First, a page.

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Is your office making you fat? How to eat heathier at work

At most of my workplaces, my co-workers have gained weight and I take full blame. I have huge chocolate cravings around 4 p.m. and I like to include my co-workers in my indulgence. Most of us spend more time at work than at home and what we eat in the office can destroy our diets if we let it. Fortunately, some employers are trying to help their employees get trim and fit by giving them healthier options at work. My column below tackles the topic.

 

South Florida companies trying to trim workplace junk food

 

Junkfood

 
Even as you hit the gym, trying to look respectable in your summer shorts, the junk food in your workplace might be pushing you toward extra pounds. From bags of chips in the vending machines to trays of cookies at meetings, offices have become a calorie minefield. Many of the most health-conscious employees find it daunting to resist the high-calorie treats lurking in the lunchroom and office cubicles.

Changing the culture, though, isn’t easy. It’s often the candy bar or Dr. Pepper that sustains us when we’re feeling the stress of scoring a sale or hitting a deadline. And sharing sugary treats often is a way for co-workers to bond. “Our culture is to celebrate office birthdays with cake and ice cream, not with apples,” says Lindsay Scherr, president of Endlessly Organic, a South Florida organic buying club. “That’s the challenge that employers come up against.”

While plenty of employers have hosted health fairs and launched wellness programs, only now are they focusing on workplace eating habits. Businesses are swapping out offerings in vending machines and rethinking meal choices in the company cafeteria. Some even have implemented policies that require healthier food options be served at staff meetings or employee events.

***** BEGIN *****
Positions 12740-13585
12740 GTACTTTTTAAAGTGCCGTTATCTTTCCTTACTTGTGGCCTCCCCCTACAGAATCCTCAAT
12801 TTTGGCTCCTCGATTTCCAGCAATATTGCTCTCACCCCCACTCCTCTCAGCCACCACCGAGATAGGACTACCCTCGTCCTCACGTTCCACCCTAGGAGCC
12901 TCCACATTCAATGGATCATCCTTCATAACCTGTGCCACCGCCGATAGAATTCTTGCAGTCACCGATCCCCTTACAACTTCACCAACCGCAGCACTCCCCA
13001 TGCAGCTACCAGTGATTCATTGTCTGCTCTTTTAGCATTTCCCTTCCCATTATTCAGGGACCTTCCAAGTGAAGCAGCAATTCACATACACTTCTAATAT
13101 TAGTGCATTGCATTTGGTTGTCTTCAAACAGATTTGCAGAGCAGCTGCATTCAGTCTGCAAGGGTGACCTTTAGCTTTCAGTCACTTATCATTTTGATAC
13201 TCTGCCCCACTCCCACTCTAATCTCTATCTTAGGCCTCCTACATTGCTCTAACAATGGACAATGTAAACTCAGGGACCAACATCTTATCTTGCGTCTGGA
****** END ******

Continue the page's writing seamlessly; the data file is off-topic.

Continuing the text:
Baptist Health South Florida, one of the area’s largest private employers, has been working to change the workplace eating habits of its employees for more than seven years. It started with introducing healthier meals in the cafeteria. Low-fat, low-calorie meals are not only marked as more nutritional, they’re cheaper for employees.

From there, Baptist Health moved on to replacing up to half of the high-fat, salty, and sugary items in vending machines with more nutritional choices. Water has replaced soda as the prominent option in the beverage dispenser and is sold at a lower price point. “From time to time the changes are met with grumbles but we’re not removing choices entirely, we’re just giving healthy options,” says Maribeth Rouseff, who oversees employee-wellness initiatives at Baptist Health.

The hospital system has also brought in produce-buying clubs and onsite farmer’s markets. Even more, it has created a policy for what can be served at company meetings (no pizza or chips) and mandates managers use approved vendors who have agreed to abide by the nutrition policy. Most employees understand the personal benefits of the changes, said Rouseff. For every dollar the company spends on wellness, it saves almost $6 in health costs.

Of course, changes are met with some push back. Employees willingly attend onsite health fairs and will even participate in screenings. But wellness directors say they don’t dare take the Coca-Cola out of vending machines or remove the office candy bowl.

Employers have found nutritional education plays a big role in how well changes are accepted. Illinois-based Earth Friendly Products started with health days once a year to emphasize nutritional eating but ramped up food education as its workplaces underwent a nutrition overhaul during the past three years. The eco-friendly, cleaning-products company has 250 employees in five divisions, including 26 at its plant in Opa-locka.

Nadereh Afsharmanesh, director of sustainability at Earth Friendly Products, says she has removed all sugary soda and high-fat snacks from workplace vending machines and made a daily piece of fruit and herbal teas free and available to every employee. She also requires the food trucks that sell to its warehouse workers to provide more healthy options. “We’re serious about our workers’ health and well being.”